Dr. Kate's Parent Rap
Dr. Kate Roberts
---- — Historically, bullying has been viewed as an act of aggression that occurs outside the home, perpetrated by people who are perceived to be threatening and mean, not the type that live in your own home. In fact, bullying behavior is defined as “intimidation or an attempt to have power over someone” who is perceived as weaker-than, either through physical aggression or more subtle social-emotional tactics.
In the July 2013 issue of Pediatrics, an article, “Association of Sibling Aggression With Child and Adolescent Mental Health,” concluded that bullying behavior has a significant impact on siblings. This study is groundbreaking in that it identifies bullies as siblings and not evil people who only exist outside of our homes. The study results concluded that thousands of children are victims of sibling bullying and had the same negative psychological effects as those children who are bullied outside of the home, in the world at large.
Bullying in the home has received almost no attention compared to the national anti-bullying campaign focused on protecting children from bullying in schools and the community. What should parents know about bullying in order to proactively address it at home?
First and foremost, distinguish between sibling rivalry and bullying behavior.
Sibling rivalry is normal, natural and common in most families and is behavior such as:
Arguments over an object or personal item
Feelings of jealousy
No imbalance of power
Presence of random acts of kindness — “Are my children ever kind to each other?” Siblings who are rivals are kind, especially when not competing.
“Do my children get along when I am not around?” Many times, children who fight for competition do just fine when parents are absent, as there is no need to compete for attention. This is not the case for bullies.
In contrast, bullying behavior is pervasive, consistent and can be subtle or aggressive. It consists of the following behaviors:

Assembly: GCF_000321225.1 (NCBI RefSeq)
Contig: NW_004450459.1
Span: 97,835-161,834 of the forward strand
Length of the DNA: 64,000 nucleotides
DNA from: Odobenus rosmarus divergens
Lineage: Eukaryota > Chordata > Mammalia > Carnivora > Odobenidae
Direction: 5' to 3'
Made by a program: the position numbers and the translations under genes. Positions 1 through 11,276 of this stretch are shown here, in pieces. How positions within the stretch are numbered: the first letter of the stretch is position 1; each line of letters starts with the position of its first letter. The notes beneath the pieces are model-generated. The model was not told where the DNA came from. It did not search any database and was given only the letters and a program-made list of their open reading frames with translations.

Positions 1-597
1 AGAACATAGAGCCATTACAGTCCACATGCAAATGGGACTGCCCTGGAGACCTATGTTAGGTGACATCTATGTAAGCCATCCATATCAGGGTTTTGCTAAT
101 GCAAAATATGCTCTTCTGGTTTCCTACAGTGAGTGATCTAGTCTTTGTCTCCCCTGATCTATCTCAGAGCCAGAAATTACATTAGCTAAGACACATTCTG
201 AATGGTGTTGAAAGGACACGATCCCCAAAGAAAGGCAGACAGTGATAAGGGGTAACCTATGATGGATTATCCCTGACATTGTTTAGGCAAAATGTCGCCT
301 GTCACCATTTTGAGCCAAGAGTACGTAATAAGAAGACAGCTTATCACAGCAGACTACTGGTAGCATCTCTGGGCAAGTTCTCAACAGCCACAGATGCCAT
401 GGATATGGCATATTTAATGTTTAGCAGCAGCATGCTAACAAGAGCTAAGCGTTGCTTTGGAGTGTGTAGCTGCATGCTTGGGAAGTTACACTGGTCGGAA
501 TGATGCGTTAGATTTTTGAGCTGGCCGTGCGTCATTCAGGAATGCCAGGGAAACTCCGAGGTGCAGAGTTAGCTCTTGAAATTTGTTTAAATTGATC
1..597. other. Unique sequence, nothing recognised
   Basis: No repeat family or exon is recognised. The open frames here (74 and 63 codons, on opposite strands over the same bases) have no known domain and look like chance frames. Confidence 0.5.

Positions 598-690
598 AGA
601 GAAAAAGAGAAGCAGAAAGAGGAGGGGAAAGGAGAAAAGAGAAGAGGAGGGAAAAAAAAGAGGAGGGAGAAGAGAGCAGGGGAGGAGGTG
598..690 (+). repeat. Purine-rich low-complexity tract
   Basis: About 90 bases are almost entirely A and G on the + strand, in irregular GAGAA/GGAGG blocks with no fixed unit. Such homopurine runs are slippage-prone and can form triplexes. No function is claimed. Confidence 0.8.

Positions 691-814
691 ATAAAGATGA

Put-downs, name-calling and/or insults such as calling someone stupid, ugly, fat or speaking negatively: “You’ll never make the team.”
Physical actions such as hitting, pushing, pulling hair, scratching, kicking
Ganging up on one sibling
Refusing access to a room or excluding a sibling from activities
Stealing items for pleasure
Threats: “If you tell, it will get worse.”
Pre-empting — manipulation by telling the parents before the victim that the victim instigated conflict
Cyber-bullying — anonymous put-downs, taunts and negativity posted online in front of the world to expose and humiliate the victim
What can parents do?
Parents who are intimidated by the bully may avoid confrontation, only making the bullying worse. Parents must take control if there is a bully in the house.
Parents can be reluctant to challenge the bully, as a bully is often in a helper role and uses this as a way to maintain and assume an inner place in the family hierarchy.
Confront negative behavior, even minor teasing, with direct and immediate consequences: “You will not talk like that to your sister, do you understand me? Apologize now and do not do it again or you will have a time-out.” Regularly, the parents should have one-on-one discussions with the bully about the goal of stopping the bullying behavior. Positive rewards should be implemented if progress is made. These include direct and specific praise for good behavior. If progress is not made, parents should consider a consultation with a psychologist or other professional.
Role-model anti-bullying behavior and demonstrate acts that actively attempt to counter bullying at home and in the community.
Recognize that a bully sibling is also at great risk to bully outside the home and address this whenever possible.
Acknowledge that children who engage in bullying behavior are not “bad” children; they do need guidance and firm and consistent consequences.
Always check in frequently during unmonitored play times.
Be aware that a sibling victim may feel they have a frenemy relationship with the bully and stick up for him in order to prevent him from getting into trouble.
Non-victim siblings are “bully bystanders.” Parents need to help this child find his voice by asking how it feels to watch his sibling be bullied and encourage him to speak up, first to the parent individually, then in front of the bully with the parent present to offer support.
Institute regular family games whereby everyone is engaged and coach the children individually in advance of what the expected behavior is, including positive and negative consequences that will be implemented if this behavior is or is not followed.
Promote and reward random acts of kindness.
Ask everyone at the dinner table to say something positive about others at the table and reward that behavior.
Recognize that bullies engage in this behavior because of their own inadequacies. For parents, this means facing the reality that they have a child who feels insecure and, therefore, aggressive toward others as their way of coping. Once parents face this reality, they can address it effectively.
Dr. Kate Roberts is a psychologist and parent coach on the North Shore. Questions can be directed to www.drkateroberts.com, www.twitter.com/DrKateParenting, www.facebook.com/Dr.KateRoberts or www.pinterest.com/DrKateParenting.